Some patients in this study were able to turn to PP themselves with assistance. This advantage is chosen, when patients are alert and calm while in supine position and when physiotherapists confirm sufficient muscle strength. Lines and tubes are secured by the nurse and an intensivist at the head-end of the bed. Patients are instructed beforehand and then allowed to turn around and lay themselves in prone positioning until they feel comfortable. They are able to communicate with their hands and by the help of a mirror reflecting the face. Sevoflurane is not initiated until patients have clearly agreed. We believe that this innovation may help us lower the incidence of skin bruises and positional damage.

Severity of ARDS and mortality

Mortality was not an endpoint of this study. Most of the patients at ICU admission had severe (55%) or moderate (42%) ARDS. Two intubated patients were admitted to ICU with “mild” ARDS (Table 1). One of them (No 67) was put into PP because pulmonary function was rapidly worsening and severe ARDS developed in due course. The other patient (No 78) was extubated after the first PP episode, and treatment was continued with noninvasive ventilation. Ten patients had been diagnosed with severe ARDS in primary hospitals and were then connected to ECMO by our outreach team and referred to our ICU. The 47% mortality in our cohort is therefore comparable or even lower than expected when compared to epidemiological data [62].

Limitations

This “proof-of-principle” trial’s main drawback is its retrospective design. A control group would have been desirable. The use of inhaled anesthetics requires deep understanding of malignant hyperthermia, and dantrolene must be at hand. While absorbers and gas exhaustion systems keep the ambient air load minimal, the global warming potential of sevoflurane is enormous [63]. The Anaconda and the Anaconda-S device increase the dead space by 100 ml and 50 ml, respectively, which can increase respiratory acidosis and alveolar concentration of sevoflurane especially in low tidal volumes [64, 65].

Conclusions

Pressure-supported spontaneous breathing in patients undergoing prone positioning in ARDS is feasible and safe during inhaled sedation with sevoflurane—a concept that challenges current state-of-the-art ARDS therapy. Research should now focus on comparing controlled and pressure-supported spontaneous ventilator settings during PP and the effects on driving pressure, lung-protective parameters, muscle weakness and mortality in a larger cohort. These investigations are essential before the PS approach during PP can be routinely recommended.

Abbreviations

ARDS: 

acute respiratory distress syndrome

BIPAP: 

biphasic positive airway pressure

CPAP:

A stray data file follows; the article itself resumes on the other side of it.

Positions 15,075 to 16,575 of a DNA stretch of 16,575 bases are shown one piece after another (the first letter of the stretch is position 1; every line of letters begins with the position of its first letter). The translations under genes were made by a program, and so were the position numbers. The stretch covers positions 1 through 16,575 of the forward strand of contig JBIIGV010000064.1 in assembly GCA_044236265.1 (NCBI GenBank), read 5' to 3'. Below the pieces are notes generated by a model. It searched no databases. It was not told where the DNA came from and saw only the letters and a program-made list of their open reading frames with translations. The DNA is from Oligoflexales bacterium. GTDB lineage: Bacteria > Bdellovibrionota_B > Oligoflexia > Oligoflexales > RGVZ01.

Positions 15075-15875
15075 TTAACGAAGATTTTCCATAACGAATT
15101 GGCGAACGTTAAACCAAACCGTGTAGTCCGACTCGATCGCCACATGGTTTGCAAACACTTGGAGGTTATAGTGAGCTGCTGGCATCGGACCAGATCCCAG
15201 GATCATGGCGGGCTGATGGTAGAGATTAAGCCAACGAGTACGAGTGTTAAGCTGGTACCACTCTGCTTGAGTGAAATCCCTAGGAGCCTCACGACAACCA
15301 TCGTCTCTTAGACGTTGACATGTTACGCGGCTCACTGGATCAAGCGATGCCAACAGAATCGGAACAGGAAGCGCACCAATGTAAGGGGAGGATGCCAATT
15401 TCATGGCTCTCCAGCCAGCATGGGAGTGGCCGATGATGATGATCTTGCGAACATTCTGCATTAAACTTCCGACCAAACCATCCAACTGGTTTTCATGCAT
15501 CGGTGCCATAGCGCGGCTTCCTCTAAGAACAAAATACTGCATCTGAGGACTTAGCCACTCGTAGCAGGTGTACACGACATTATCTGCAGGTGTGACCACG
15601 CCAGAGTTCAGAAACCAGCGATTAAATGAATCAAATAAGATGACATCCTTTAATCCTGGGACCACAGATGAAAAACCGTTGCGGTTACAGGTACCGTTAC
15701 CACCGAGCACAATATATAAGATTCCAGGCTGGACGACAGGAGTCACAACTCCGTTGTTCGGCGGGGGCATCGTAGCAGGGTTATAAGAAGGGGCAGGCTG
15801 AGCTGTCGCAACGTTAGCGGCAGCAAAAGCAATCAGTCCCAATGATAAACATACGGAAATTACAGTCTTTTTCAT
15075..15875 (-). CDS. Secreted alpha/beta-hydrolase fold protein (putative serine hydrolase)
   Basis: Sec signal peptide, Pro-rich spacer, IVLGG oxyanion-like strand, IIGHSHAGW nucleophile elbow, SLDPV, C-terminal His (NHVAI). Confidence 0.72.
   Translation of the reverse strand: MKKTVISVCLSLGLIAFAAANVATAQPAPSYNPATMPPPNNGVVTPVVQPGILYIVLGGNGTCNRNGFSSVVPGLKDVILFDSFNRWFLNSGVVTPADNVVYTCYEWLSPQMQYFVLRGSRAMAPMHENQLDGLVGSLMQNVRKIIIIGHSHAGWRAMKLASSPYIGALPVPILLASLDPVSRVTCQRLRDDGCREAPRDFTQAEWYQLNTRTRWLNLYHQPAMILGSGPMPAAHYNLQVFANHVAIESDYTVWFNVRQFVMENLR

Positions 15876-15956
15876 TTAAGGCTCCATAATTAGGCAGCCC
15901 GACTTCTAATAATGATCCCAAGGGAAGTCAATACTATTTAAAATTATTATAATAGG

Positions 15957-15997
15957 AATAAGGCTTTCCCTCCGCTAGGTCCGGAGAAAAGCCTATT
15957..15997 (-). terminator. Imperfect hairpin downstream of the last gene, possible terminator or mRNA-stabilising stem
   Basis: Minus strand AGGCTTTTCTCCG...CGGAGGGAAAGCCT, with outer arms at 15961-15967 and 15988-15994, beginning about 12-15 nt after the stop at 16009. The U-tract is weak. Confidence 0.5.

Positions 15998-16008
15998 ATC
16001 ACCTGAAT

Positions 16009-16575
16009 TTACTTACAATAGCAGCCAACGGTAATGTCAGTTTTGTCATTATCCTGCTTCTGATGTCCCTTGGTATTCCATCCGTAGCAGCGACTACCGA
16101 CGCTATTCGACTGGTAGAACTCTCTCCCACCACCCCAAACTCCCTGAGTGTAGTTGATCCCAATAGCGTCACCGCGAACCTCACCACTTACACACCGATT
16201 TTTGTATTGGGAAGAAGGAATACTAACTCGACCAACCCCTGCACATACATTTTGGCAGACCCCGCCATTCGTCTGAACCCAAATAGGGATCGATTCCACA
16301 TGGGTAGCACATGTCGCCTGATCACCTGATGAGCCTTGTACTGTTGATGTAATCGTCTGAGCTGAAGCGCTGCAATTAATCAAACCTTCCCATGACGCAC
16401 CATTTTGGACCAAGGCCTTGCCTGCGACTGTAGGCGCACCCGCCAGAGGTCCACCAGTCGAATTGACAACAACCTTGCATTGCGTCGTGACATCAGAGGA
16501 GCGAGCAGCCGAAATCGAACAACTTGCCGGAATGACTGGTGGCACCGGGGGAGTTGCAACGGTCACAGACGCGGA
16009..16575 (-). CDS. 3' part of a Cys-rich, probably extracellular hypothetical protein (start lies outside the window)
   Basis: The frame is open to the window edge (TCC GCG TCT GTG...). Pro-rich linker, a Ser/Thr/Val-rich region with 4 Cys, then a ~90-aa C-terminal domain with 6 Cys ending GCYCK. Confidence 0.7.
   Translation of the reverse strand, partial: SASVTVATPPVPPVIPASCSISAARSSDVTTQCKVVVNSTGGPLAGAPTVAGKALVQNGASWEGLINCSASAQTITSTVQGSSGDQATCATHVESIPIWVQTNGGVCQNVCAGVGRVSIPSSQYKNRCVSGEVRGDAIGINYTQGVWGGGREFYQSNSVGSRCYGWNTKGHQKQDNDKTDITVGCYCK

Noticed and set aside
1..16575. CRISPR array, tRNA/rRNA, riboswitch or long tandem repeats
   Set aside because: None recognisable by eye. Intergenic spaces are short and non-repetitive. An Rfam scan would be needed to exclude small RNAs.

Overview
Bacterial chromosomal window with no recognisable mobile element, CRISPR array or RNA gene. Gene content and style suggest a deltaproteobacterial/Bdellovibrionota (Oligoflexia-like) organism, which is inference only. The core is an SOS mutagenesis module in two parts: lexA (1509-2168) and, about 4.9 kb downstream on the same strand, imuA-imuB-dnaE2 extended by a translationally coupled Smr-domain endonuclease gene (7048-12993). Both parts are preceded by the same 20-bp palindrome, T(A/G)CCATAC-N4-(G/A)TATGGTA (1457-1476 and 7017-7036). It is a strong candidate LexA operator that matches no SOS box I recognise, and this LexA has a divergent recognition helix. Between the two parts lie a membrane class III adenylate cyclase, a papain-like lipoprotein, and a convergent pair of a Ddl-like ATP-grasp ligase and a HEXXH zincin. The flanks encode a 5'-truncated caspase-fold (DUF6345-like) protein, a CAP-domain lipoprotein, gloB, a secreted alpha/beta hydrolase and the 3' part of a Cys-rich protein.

continuous positive airway pressure

ECMO: 

extracorporeal membrane oxygenation

ICU: 

intensive care unit

IQR: 

interquartile range

PP: 

(Prolonged) prone positioning

PS: 

pressure-supported (spontaneous breathing)

RASS: 

Richmond Agitation and Sedation Scale

SAPS: 

Simplified Acute Physiology Score

TISS: 

Therapeutic Intervention Scoring System

Declarations

Authors’ contributions

JB and JK coordinated the ARDS program at University Freiburg Medical Center and developed the protocol. JH collected the data. TL, KK and SH supported the design of the study. JH, SH and JK performed the statistical analysis. JH and JK wrote the manuscript. TL, JB, KK and SH revised the manuscript. All authors contributed substantially to this work, and all of them revised and have agreed to the final version of the manuscript with full access to all data. All authors read and approved the final manuscript.

Acknowledgements

The authors wish to thank Thomas Desing for his valuable support in patient data documentation.

Competing interests

The authors declare that they have no competing interests.

Availability of data and materials

The datasets consulted during this study are available from the corresponding author on reasonable request.

Consent for publication

Not applicable.

Ethics approval and consent to participate

Demographic and specific laboratory details on the patients were anonymously collected prospectively in a local ARDS registry. Protocol-based ARDS therapy is covered by the general contract governing medical treatment. The local ethics committee approved the analysis and publication of these data and confirmed that no specific patient’s consent was necessary because of the study’s anonymous and observational design (EK 141/17).

Funding

The article processing charge was funded by the German Research Foundation (DFG) and the Albert Ludwigs University Freiburg through the funding program Open Access Publishing.

Publisher’s Note

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Open AccessThis article is distributed under the terms of the Creative Commons Attribution 4.0 International License (http://creativecommons.org/licenses/by/4.0/), which permits unrestricted use, distribution, and reproduction in any medium, provided you give appropriate credit to the original author(s) and the source, provide a link to the Creative Commons license, and indicate if changes were made.

Authors’ Affiliations

(1)
Department of Anesthesiology and Critical Care, Medical Center – University of Freiburg, Faculty of Medicine, University of Freiburg, Hugstetter Strasse 55, 79106 Freiburg, Germany